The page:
Music it seems to me is always advanced by the outsiders being so awesome
that mainstream is forced to acknowledge and adapt to them.

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Ason

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Re: Wu tang
« Reply #19 on: December 08, 2007, 08:24:09 AM »
i'm glad you asked....your comment is so pompous i think it's probably a joke, so excuse me for seriously responding to it seriously if so. first of all, claiming that saul williams and k-os are doing more prolific work than wu tang, ghostface, jay z automatically disqualifies (or at least discredits) you from critiquing anything hip hop. saul williams has been floundering for years. k-os has done some nice work, but has done so little for hip hop in comparison to these other guys you seemingly slam, because they've taken more press. they're not even doing to same type of work first of all. sounds like you dig the posi stuff rather than street. if that's the issue, just say so.

i did a little college radio show ason. i've seen plenty of people who rep unknowns, sometimes it's justified, sometimes not. this time, your guys don't even count as unknowns, and its totally unjustified.

Well I'm a pompous kind of guy. Saul Williams + K-Os aren't as prolific no, but they are working towards expanding the boundaries of the genre. I grew up in a age where there wasn't a distinction between street and whatever and I refuse to look at things that way. I think you're either advancing or standing still.

In context of TS and the Best Show we're talking about an audience that will listen to blazing rock like the Blood Brothers, Set Fire To The Face On Fire. I find it disappointing someone might think to follow that up with Jay-Z's mumbling soul less boasting.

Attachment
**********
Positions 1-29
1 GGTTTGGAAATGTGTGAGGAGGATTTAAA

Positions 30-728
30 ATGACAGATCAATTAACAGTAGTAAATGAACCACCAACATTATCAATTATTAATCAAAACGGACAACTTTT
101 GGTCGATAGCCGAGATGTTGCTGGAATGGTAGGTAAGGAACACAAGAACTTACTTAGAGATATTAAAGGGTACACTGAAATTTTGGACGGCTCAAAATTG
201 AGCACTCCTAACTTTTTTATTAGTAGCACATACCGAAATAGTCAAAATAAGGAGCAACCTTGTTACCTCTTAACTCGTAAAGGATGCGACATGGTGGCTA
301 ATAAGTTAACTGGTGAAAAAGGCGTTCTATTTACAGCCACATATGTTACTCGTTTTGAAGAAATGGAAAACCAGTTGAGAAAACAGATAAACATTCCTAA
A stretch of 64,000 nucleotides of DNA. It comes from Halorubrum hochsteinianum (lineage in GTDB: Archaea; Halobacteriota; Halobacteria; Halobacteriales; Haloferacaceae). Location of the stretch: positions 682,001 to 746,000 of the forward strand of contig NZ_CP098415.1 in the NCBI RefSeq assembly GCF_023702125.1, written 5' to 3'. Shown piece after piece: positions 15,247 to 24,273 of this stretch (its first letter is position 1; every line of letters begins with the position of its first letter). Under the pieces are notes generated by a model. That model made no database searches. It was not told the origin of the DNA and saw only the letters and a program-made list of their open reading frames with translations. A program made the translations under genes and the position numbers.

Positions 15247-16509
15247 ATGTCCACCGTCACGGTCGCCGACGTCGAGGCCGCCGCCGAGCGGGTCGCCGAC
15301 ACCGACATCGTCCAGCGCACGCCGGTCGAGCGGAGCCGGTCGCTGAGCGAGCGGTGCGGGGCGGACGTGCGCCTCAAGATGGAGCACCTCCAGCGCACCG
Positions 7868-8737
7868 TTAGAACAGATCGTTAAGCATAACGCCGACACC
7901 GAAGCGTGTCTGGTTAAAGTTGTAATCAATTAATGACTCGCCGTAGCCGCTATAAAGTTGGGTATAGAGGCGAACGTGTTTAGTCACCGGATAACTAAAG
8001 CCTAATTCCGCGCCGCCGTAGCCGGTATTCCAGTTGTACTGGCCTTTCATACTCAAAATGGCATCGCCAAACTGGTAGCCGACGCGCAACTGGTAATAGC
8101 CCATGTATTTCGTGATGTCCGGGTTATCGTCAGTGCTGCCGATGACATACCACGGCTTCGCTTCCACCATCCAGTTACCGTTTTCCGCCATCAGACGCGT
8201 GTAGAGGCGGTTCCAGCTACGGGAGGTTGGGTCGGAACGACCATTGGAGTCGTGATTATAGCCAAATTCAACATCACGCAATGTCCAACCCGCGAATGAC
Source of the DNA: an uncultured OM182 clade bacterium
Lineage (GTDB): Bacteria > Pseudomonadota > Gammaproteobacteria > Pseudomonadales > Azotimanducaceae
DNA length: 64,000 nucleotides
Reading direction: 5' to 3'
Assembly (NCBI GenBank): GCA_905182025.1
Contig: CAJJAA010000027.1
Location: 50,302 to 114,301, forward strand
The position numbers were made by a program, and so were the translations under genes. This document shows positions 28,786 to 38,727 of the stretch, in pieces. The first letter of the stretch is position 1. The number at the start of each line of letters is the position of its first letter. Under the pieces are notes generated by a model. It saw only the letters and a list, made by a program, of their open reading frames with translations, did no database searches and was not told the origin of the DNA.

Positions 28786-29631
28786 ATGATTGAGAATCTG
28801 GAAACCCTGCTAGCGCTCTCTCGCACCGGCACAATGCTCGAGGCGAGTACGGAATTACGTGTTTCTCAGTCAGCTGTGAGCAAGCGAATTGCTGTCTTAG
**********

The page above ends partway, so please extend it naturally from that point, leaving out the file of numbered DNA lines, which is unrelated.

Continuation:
Jay-Z is another one that guy has been a parasite on east coast rap, he just sticks around and sticks around
dude has as much soul as an accountant. He rode the trends out and has tremendous material wealth because of it...I guess that should be celebrated but not in a musical context give him a spread in the Wall Street Journal or something.
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ian

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Re: Wu tang
« Reply #20 on: December 10, 2007, 11:54:01 PM »
Pfft, that Saul Williams album is stupid poetry slam garbage. It's like somebody took a real rap album shopping for accessories at Hot Topic.

Andy

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Re: Wu tang
« Reply #21 on: December 11, 2007, 12:03:38 AM »
Pfft, that Saul Williams album is stupid poetry slam garbage. It's like somebody took a real rap album shopping for accessories at Hot Topic.

I wasn't going to say anything because I am trying to judge less on stuff that is a matter of taste, but that Saul Williams album sounded like some HBO slam poetry over a bad NIN album.